| The dried-up Jagalia river. Picture by Kishore Talukdar |
Borjhar, May 7: A river that finds expression in litterateur Mamoni Raisom Goswami’s works and is a source of livelihood for at least 25,000 farmers in Assam’s south Kamrup is dying a slow death.
In the dry season, Jagalia has little water for boro paddy cultivation. In the monsoon, its overflows its shallow bed and destroys sali paddy saplings.
Residents of the area say this has been the trend for the past decade.
The river originates in Meghalaya and meanders 30km through the farmlands of Rani, 30km from Guwahati, before joining the Batha.
In her book, Dotal Hatir Uye Khowa Haoda (The Moth-eaten Houdah of a Tusker), Goswami recalls how as a child she used to admire her elephant take a dip in the Jagalia. The picture is all but rosy now.
“It is a monumental problem for us because our livelihood depends on the river. During the monsoon, water from the river overflows and destroys about 80 per cent of the sali paddy while in winter there is hardly any water,” Rajmohan Thakuria, secretary of Kumeria Pathar Parisalana Samiti, told this correspondent.
The samiti, registered in 1992, comprises farmers of 23 villages.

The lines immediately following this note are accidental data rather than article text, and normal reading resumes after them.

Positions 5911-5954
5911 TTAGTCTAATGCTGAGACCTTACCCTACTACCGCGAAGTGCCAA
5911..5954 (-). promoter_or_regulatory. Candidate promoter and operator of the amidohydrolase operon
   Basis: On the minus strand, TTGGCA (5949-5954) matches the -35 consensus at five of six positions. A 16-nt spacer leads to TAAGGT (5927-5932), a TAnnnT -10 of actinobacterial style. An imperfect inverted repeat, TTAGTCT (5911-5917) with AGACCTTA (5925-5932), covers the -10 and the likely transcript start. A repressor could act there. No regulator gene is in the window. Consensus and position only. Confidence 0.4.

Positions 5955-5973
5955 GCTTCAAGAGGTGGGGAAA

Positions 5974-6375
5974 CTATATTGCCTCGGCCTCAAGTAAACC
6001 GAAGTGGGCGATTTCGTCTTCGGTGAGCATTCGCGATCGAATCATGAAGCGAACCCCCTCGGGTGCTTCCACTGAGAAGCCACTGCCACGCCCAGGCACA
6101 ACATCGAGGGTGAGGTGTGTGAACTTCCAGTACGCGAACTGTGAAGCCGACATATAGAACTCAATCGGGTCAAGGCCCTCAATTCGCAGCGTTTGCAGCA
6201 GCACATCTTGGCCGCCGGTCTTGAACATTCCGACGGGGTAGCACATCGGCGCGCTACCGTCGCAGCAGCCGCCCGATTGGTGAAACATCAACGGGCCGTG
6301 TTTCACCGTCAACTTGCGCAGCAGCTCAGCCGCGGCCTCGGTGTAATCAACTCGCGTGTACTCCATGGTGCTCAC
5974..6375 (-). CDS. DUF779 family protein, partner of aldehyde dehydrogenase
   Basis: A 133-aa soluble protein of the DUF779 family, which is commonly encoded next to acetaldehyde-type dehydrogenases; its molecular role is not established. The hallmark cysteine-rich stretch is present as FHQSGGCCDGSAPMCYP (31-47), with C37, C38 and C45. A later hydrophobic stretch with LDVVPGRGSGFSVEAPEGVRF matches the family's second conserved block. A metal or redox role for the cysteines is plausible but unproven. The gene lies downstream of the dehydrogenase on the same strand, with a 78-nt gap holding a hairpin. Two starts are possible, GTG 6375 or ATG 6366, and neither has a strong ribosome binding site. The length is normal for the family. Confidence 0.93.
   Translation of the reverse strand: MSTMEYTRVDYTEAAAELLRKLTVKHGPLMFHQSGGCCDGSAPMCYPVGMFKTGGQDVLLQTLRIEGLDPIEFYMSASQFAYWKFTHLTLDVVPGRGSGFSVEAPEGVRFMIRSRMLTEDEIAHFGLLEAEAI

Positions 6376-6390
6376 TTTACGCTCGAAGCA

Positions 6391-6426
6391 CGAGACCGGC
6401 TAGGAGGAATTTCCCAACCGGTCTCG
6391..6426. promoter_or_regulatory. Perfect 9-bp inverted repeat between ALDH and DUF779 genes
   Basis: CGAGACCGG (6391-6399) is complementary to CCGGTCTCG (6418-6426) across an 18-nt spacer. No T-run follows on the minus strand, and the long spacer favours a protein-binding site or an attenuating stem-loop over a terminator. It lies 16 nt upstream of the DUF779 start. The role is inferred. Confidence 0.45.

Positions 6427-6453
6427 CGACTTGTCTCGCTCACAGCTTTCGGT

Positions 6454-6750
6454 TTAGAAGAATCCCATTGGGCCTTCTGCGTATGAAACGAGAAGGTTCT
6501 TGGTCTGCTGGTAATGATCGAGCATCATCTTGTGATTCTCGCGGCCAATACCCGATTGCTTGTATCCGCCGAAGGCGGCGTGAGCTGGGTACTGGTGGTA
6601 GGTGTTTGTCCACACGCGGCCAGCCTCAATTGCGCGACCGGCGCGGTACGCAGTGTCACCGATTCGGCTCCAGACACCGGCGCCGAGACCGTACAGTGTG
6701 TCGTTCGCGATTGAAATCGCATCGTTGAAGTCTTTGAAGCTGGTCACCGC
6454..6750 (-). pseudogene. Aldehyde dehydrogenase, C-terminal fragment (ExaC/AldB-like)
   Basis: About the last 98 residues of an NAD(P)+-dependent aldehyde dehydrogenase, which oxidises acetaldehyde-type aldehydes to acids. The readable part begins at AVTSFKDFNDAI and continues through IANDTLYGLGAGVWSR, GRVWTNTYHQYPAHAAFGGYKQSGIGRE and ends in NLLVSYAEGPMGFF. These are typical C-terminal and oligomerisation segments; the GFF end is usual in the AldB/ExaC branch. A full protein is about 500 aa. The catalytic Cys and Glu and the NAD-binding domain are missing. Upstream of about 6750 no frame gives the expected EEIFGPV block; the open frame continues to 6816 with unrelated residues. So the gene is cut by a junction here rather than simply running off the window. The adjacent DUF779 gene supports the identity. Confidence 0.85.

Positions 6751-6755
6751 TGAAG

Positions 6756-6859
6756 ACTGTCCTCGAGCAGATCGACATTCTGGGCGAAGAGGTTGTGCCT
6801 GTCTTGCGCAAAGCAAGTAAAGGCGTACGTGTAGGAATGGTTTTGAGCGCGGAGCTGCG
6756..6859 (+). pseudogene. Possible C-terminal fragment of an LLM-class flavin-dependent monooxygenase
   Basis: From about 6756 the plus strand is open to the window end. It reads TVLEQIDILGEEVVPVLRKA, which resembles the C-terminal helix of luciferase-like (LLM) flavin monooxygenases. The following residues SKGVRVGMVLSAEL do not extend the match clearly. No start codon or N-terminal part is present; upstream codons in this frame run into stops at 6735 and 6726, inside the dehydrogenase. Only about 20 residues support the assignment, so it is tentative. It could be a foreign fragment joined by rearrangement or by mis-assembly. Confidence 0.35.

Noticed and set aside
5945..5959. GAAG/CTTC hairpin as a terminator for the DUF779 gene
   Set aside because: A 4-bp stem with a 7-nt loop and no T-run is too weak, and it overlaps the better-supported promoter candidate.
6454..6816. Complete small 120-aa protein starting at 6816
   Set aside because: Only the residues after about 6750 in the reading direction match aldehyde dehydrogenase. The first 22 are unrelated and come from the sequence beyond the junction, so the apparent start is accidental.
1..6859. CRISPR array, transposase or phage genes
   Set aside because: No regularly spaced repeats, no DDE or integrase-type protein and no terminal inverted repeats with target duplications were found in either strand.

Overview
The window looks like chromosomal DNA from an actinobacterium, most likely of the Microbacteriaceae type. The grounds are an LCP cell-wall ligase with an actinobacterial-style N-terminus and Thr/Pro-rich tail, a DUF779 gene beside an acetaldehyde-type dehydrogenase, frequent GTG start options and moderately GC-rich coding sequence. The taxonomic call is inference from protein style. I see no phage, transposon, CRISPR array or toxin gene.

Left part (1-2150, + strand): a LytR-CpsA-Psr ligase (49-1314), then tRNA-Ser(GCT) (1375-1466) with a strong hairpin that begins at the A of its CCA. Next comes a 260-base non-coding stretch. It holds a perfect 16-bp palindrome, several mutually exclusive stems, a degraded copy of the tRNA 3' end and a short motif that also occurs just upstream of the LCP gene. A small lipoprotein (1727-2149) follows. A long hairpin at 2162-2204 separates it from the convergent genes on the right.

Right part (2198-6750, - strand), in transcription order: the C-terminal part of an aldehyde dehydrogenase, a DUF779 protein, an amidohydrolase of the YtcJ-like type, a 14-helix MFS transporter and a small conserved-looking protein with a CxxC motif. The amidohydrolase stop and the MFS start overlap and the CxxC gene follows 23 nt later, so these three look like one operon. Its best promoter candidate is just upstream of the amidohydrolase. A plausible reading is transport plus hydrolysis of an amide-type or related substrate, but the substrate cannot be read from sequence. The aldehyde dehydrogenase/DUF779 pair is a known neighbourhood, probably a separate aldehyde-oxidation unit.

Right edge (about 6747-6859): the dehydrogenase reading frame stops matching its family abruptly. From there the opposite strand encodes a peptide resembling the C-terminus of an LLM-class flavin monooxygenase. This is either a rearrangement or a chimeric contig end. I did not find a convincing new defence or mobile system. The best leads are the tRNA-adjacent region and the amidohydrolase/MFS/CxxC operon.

Prof. M.M. Goswami of Gauhati University said since the river runs through farming fields, the silt carried by rainwater deposits on the river bed makes it shallow. “Besides, the growth of weeds in some parts along the river course hampers its flow,” he added.
Farmers and Thakuria alleged that spurs erected for construction of a 50ft concrete bridge over the river was affecting its flow and that the public works department (PWD) had not paid heed to matters relating to river ecology.
The under-construction bridge links Gargara with Borduar.
“At the initial stage of construction of a concrete bridge, spurs are erected to prevent flow of excess water. However, the spurs have not been removed which has affected the river’s flow. The department has just gone ahead to complete a task without considering aspects that are detrimental to the river,” Thakuria alleged.
There are two more concrete bridges (of 40feet each) over the river linking Tiniali with Rani and Mirza with Chandubi.
Another area of concern is the depletion of fish species in the river. Once the abode of small fish species, including ornamental fish, the river is all but its original self today.
“The fishermen of Gargara who are dependent on the river are the worst affected,” Thakuria said.
Rearing of livestock has also been affected as the river doesn’t have enough water now, he added.